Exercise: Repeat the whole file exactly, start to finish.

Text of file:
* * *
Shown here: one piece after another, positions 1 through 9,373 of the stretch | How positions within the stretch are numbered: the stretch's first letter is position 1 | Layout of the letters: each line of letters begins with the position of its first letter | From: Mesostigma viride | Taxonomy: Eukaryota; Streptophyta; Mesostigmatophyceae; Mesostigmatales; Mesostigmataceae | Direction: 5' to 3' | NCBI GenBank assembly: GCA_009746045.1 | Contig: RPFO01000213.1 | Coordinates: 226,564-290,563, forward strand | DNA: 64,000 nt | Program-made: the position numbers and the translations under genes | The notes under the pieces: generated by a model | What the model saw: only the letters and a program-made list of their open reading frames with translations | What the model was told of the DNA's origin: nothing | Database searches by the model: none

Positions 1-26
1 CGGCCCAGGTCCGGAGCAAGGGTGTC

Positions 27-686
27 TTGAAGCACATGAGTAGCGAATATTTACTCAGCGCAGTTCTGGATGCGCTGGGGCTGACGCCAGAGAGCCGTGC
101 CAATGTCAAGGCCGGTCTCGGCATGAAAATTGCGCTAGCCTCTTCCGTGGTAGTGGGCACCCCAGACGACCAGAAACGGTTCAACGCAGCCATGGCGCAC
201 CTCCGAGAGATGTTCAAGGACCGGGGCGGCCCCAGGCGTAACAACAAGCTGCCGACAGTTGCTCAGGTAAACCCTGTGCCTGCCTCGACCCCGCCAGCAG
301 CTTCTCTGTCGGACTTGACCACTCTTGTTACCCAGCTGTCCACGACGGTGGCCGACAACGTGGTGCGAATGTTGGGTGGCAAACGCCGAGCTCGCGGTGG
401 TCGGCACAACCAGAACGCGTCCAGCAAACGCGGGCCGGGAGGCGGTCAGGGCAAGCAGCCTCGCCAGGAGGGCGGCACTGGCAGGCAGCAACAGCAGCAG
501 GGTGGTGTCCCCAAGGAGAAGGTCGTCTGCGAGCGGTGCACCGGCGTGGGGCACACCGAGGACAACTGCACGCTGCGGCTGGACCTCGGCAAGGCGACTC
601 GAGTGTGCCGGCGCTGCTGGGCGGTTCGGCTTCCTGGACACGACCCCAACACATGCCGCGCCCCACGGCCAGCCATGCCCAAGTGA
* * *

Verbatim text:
Shown here: one piece after another, positions 1 through 9,373 of the stretch | How positions within the stretch are numbered: the stretch's first letter is position 1 | Layout of the letters: each line of letters begins with the position of its first letter | From: Mesostigma viride | Taxonomy: Eukaryota; Streptophyta; Mesostigmatophyceae; Mesostigmatales; Mesostigmataceae | Direction: 5' to 3' | NCBI GenBank assembly: GCA_009746045.1 | Contig: RPFO01000213.1 | Coordinates: 226,564-290,563, forward strand | DNA: 64,000 nt | Program-made: the position numbers and the translations under genes | The notes under the pieces: generated by a model | What the model saw: only the letters and a program-made list of their open reading frames with translations | What the model was told of the DNA's origin: nothing | Database searches by the model: none

Positions 1-26
1 CGGCCCAGGTCCGGAGCAAGGGTGTC

Positions 27-686
27 TTGAAGCACATGAGTAGCGAATATTTACTCAGCGCAGTTCTGGATGCGCTGGGGCTGACGCCAGAGAGCCGTGC
101 CAATGTCAAGGCCGGTCTCGGCATGAAAATTGCGCTAGCCTCTTCCGTGGTAGTGGGCACCCCAGACGACCAGAAACGGTTCAACGCAGCCATGGCGCAC
201 CTCCGAGAGATGTTCAAGGACCGGGGCGGCCCCAGGCGTAACAACAAGCTGCCGACAGTTGCTCAGGTAAACCCTGTGCCTGCCTCGACCCCGCCAGCAG
301 CTTCTCTGTCGGACTTGACCACTCTTGTTACCCAGCTGTCCACGACGGTGGCCGACAACGTGGTGCGAATGTTGGGTGGCAAACGCCGAGCTCGCGGTGG
401 TCGGCACAACCAGAACGCGTCCAGCAAACGCGGGCCGGGAGGCGGTCAGGGCAAGCAGCCTCGCCAGGAGGGCGGCACTGGCAGGCAGCAACAGCAGCAG
501 GGTGGTGTCCCCAAGGAGAAGGTCGTCTGCGAGCGGTGCACCGGCGTGGGGCACACCGAGGACAACTGCACGCTGCGGCTGGACCTCGGCAAGGCGACTC
601 GAGTGTGCCGGCGCTGCTGGGCGGTTCGGCTTCCTGGACACGACCCCAACACATGCCGCGCCCCACGGCCAGCCATGCCCAAGTGA